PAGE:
Poems, Volum 1

Forside
Ticknor, Reed, and Fields, 1854
 

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Innhold

I
1
II
3
III
5
IV
8
V
13
VI
15
VII
18
VIII
19
XXIX
90
XXX
101
XXXI
104
XXXII
117
XXXIII
120
XXXIV
121
XXXV
137
XXXVI
141

IX
20
XI
28
XII
34
XIII
36
XIV
40
XV
42
XVI
46
XVII
48
XVIII
51
XIX
54
XX
55
XXII
60
XXIII
61
XXIV
63
XXV
66
XXVI
69
XXVII
78
XXVIII
83
XXXVII
154
XXXVIII
163
XXXIX
182
XL
186
XLI
188
XLII
191
XLIII
196
XLIV
198
XLV
200
XLVI
205
XLVII
209
XLVIII
211
XLIX
224
L
236
LI
243
LII
247
LIII
252

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Populære avsnitt

Side 211 - If thou shouldst never see my face again, Pray for my soul. More things are wrought by prayer Than this world dreams of. Wherefore, let thy voice Rise like a fountain for me night and day.
Side 206 - What is it thou hast seen? or what hast heard?' And answer made the bold Sir Bedivere: 'I heard the ripple washing in the reeds, And the wild water lapping on the crag.
Side 212 - So said he, and the barge with oar and sail Moved from the brink, like some full-breasted swan That, fluting a wild carol ere her death, Ruffles her pure cold plume, and takes the flood With swarthy webs. Long stood Sir Bedivere Revolving many memories, till the hull Look'd one black dot against the verge of dawn, And on the mere the wailing died away.
Side 146 - There is sweet music here that softer falls Than petals from blown roses on the grass, Or night-dews on still waters between walls Of shadowy granite, in a gleaming pass; Music that gentlier on the spirit lies, Than tired eyelids upon tired eyes; Music that brings sweet sleep down from the blissful skies. Here are cool mosses deep, And thro...
Side 208 - My wound hath taken cold, and I shall die." So saying, from the pavement he half rose, Slowly, with pain, reclining on his arm, And looking wistfully with wide blue eyes As in a picture. Him Sir Bedivere Remorsefully regarded thro...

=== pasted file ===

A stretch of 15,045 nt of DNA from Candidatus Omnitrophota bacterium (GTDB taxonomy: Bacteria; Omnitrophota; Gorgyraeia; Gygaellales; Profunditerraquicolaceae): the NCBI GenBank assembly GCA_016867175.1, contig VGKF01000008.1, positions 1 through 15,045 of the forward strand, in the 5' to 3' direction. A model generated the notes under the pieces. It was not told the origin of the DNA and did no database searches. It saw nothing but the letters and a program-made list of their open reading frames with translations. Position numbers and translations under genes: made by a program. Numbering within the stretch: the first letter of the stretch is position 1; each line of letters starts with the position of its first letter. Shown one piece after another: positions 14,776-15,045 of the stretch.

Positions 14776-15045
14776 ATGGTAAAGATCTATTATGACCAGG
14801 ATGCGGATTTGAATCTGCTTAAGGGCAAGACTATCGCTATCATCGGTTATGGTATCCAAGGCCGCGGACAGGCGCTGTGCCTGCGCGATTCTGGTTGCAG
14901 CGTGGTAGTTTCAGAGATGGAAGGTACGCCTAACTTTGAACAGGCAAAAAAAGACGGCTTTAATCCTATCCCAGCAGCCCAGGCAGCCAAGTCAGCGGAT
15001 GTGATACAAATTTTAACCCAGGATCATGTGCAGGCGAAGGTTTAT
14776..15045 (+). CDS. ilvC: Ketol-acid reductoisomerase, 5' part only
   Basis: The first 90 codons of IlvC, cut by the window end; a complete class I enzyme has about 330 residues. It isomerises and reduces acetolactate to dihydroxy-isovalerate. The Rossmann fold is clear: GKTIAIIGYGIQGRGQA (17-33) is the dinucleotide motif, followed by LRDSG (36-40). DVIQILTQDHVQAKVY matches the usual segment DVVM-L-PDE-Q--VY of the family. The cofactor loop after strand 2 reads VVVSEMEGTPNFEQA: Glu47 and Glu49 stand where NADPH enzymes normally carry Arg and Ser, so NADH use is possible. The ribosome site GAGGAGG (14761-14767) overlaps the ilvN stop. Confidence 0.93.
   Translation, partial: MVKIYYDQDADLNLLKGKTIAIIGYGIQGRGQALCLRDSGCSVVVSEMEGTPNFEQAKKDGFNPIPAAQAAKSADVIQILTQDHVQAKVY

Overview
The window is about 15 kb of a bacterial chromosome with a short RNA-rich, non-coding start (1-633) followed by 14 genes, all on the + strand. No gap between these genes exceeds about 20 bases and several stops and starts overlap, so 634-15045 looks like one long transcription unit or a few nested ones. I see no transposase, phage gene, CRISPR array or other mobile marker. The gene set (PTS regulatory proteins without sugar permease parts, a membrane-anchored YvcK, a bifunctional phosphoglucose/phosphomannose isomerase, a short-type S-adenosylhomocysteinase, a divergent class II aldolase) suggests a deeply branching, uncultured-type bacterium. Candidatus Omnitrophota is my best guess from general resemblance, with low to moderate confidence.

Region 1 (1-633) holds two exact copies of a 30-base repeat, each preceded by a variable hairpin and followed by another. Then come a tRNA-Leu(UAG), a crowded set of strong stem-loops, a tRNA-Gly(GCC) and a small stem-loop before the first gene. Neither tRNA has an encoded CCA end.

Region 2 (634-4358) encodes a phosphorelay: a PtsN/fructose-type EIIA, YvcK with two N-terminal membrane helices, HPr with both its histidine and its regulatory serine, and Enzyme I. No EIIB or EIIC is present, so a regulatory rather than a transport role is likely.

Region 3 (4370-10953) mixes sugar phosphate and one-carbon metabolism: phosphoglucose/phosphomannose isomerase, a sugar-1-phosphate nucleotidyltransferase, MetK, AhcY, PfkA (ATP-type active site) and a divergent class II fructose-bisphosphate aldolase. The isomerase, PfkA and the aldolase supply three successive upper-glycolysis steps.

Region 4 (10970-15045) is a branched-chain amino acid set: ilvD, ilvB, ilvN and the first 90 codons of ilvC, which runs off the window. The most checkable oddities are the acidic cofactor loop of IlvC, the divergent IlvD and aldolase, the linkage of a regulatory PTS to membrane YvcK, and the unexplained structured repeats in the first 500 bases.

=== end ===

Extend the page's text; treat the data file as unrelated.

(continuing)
Side 67 - ON either side the river lie Long fields of barley and of rye, That clothe the wold and meet the sky ; And thro' the field the road runs by To many-tower'd Camelot ; And up and down the people go, Gazing where the lilies blow Round an island there below, The island of Shalott. Willows whiten, aspens quiver, Little breezes dusk and shiver Thro...
Side 179 - em away. Old year, you must not go; So long as you have been with us, Such joy as you have seen with us, Old year, you shall not go.
Side 210 - So like a shatter'd column lay the King; Not like that Arthur who, with lance in rest, From spur to plume a star of tournament, Shot thro' the lists at Camelot, and charged Before the eyes of ladies and of kings.
Side 35 - Over its grave i' the earth so chilly ; Heavily hangs the hollyhock, Heavily hangs the tiger-lily. ii The air is damp, and hush'd, and close, As a sick man's room when he taketh repose An hour before death ; My very heart faints and my whole soul grieves At the moist rich smell of the rotting leaves, And the breath Of the fading edges of box beneath, And the year's last rose. Heavily hangs the broad...
Side 9 - Her tears fell with the dews at even; Her tears fell ere the dews were dried; She could not look on the sweet heaven, Either at morn or eventide. After the flitting of the bats, When thickest dark did trance the sky, She drew her casement-curtain by, And glanced athwart the glooming flats. 20 She only said, 'The night is dreary, He cometh not,' she said; She said, 'I am aweary, aweary, I would that I were dead!

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